You'll encounter many exciting people during your equally exciting journey through capitalism's sphincter, all of whom want to murder you. There are scary people who shoot you with small guns, scary people who shoot you with slightly less small guns, scary people who blow you up, and scary people who stab you. It's pretty much the cast of an average NES game, although jumping on their heads doesn't seem to produce the same fatal effect. Jim Bagleaducia claims "getting shot to death by insane bloody women with pistols" is simply a Bioshock analogy for "the stock market." If you don't get it then you're obviously too stupid to understand. It has something to do with the human condition.
The strictly linear progression from Point A to Point Unbelievable Plot Twist Central will reward you with a variety of weapons, categorized as either "plasmids" or, well, "weapons." The weapons contain your generic first-person shooter stuff like a pistol, shotgun, machinegun, rocket launcher, and all that other junk you've come to know and memorize. You may modify these weapons, as well as load them with ammunition causing things to either explode or electrify, which proves helpful in situations where you seriously need something exploded or electrified. Plasmids are Bioshock's way of rationalizing the ability to purchase magic powers from talking vending machines. The game doesn't bother explaining how eating candy bars heals gunshot wounds, but I would assume it has something to do with peak oil.
These aforementioned vending machines decorate nearly every hallway in Rapture, making me wonder exactly what Andrew Ryan had in mind when deciding to create a city selling shotgun ammunition and gene-altering syringes in public restrooms. "Oh my god, my beautiful kingdom of pure distilled capitalism, it is being ruined by people who bought the ability to spray death fire from their hands," Ryan probably shouted while hiding behind a wall of Ann Coulter books. "Perhaps I shouldn't have installed a machine selling hand grenades and vodka in the local bar."
To further drill down the message that unchecked capitalism is the pits, various rooms in the game contain numerous Bibles tossed into containers marked with absurd, over-the-top stuff like "BAD!!! BIBLE BAD!!! BIBLE ILLEGAL, BURN ASAP!!!" Outlawing the Bible is pretty counterproductive; any libertarian society worth its weight in plasmids would openly encourage belief in god, as the profit margins in organized religion are absolutely amazing. I mean, there's like no overhead at all. God doesn't even have to show up during any of your organized events. It'd be like opening a movie theater and never actually showing a movie, yet people keep returning and paying every week in the hopes of possibly glimpsing Will Ferrel with an "ironic" hairdo.
The art direction in Bioshock feels fairly unique and original, perhaps due to the general lack of an "underwater alternate realities in 1960" gaming genre (unlike "World War II" and "games involving carjacking"). The art-deco style and retro atmosphere constantly reinforces the immersion through authentic sounding narration and music, although the voiceovers don't have much to say. This feedback consists primarily of audio journals where people say things along the lines of, "gosh darn capitalism, I guess it was a bad idea to sell the retirement home to a company specializing in automated head-mounted grenade launchers." Now grandma's shitting heat-seeking nuclear missiles at you. Thanks a lot, stupid free market.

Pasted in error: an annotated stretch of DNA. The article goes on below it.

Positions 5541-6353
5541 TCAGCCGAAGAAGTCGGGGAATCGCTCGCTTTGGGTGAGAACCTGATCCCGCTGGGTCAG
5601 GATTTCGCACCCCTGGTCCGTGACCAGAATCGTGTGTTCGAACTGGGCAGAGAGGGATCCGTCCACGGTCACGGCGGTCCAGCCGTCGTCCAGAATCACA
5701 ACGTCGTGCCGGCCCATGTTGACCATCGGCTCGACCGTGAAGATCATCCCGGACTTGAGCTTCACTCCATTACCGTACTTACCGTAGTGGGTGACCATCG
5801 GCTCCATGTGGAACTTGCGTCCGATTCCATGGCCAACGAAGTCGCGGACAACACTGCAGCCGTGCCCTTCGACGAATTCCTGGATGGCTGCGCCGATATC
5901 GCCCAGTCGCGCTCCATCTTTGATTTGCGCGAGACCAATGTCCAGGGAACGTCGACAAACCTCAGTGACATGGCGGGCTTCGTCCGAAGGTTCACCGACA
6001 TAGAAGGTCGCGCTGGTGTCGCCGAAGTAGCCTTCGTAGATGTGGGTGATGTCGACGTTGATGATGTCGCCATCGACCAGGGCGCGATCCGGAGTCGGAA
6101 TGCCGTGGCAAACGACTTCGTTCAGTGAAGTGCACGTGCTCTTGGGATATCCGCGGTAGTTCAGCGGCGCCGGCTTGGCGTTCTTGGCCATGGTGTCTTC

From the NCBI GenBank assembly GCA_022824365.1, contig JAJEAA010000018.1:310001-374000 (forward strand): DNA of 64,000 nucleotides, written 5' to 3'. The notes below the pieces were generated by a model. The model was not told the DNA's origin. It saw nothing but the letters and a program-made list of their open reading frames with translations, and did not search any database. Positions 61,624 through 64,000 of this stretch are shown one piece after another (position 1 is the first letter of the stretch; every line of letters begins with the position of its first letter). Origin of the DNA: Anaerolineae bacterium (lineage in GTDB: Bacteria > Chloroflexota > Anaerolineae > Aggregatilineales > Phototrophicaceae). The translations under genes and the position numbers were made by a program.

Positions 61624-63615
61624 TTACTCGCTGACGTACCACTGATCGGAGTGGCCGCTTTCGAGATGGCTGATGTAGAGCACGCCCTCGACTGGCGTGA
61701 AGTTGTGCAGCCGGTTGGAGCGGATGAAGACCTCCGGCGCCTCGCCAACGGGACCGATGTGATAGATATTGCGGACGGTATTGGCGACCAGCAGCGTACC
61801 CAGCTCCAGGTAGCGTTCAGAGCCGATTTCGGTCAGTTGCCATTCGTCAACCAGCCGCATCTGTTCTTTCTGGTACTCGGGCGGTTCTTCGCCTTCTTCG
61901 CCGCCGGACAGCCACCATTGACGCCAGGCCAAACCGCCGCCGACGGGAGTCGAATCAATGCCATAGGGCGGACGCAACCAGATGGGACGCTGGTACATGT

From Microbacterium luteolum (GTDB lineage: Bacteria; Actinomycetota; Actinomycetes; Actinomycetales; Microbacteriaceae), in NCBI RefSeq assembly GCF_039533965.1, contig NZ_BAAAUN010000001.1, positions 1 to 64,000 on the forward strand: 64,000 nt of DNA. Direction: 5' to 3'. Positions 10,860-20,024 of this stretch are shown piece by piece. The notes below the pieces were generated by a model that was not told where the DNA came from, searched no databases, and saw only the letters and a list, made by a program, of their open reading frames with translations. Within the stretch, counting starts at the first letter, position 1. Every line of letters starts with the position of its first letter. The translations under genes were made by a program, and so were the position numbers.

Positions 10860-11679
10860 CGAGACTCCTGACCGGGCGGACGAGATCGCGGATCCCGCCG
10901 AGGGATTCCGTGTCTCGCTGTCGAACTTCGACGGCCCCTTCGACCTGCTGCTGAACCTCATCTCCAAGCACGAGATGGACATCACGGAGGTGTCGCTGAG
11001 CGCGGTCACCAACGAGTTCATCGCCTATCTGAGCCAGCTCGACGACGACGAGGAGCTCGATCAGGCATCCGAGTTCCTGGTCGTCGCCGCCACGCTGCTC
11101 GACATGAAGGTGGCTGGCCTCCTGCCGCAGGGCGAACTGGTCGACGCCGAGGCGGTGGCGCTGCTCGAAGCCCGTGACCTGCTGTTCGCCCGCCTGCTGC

Much like the original Half-Life, Bioshock manages to trap you in its universe and slowly reel you further in, avoiding a majority of the clichés and trademark issues modern first-person shooters are required to display by Federal law. Yeah there are the predictable plot twists, but I don't think anybody purchases a game or watches a movie expecting the plot to turn out exactly how it was suggested in the first scene. While the heavy-handed sledgehammer of plot points seems repetitious at times (yes, unlimited personal freedom combined with unlimited capitalism produces crummy and overtly dark results, I get it), Bioshock's patented mixture of action and strategy continually pushes you onward. Running blindly into a room populated by insane serial killers isn't always the best or optimal solution in this game, as it often offers various ways to accomplish set objectives. For example, sometimes there are air ducts you can crawl through, or exploding barrels you can blow up. Air ducts and exploding barrels in a first person shooter? Color me amazed!
I did enjoy Bioshock and fully recommend it to anybody out there tired of buying the same derivative game over and over, released by different developers on different months for different publishers. Bioshock offers an exciting, adrenaline-filled tour through what New Detroit would feel like if OCP crammed it underneath a lake. Andrew Ryan, founder of Rapture and various entertaining audio logs practically oozing aural mustache with every word, may have screwed up a few minor concepts in his utopian dream, but overall he ended up with a society more calm and rational than any Ron Paul fundraiser. I'd prefer being beaten or shot to death over that any day. And as Jim Bagleaducia reminds me, some things can be much deeper and complex than their surface element. For example, this article wasn't about me reviewing a video game. It was about me making money from advertising impressions. Thank you, viewers, for making my dream come true. I bet you didn't expect this shocking spoiler when you first began reading!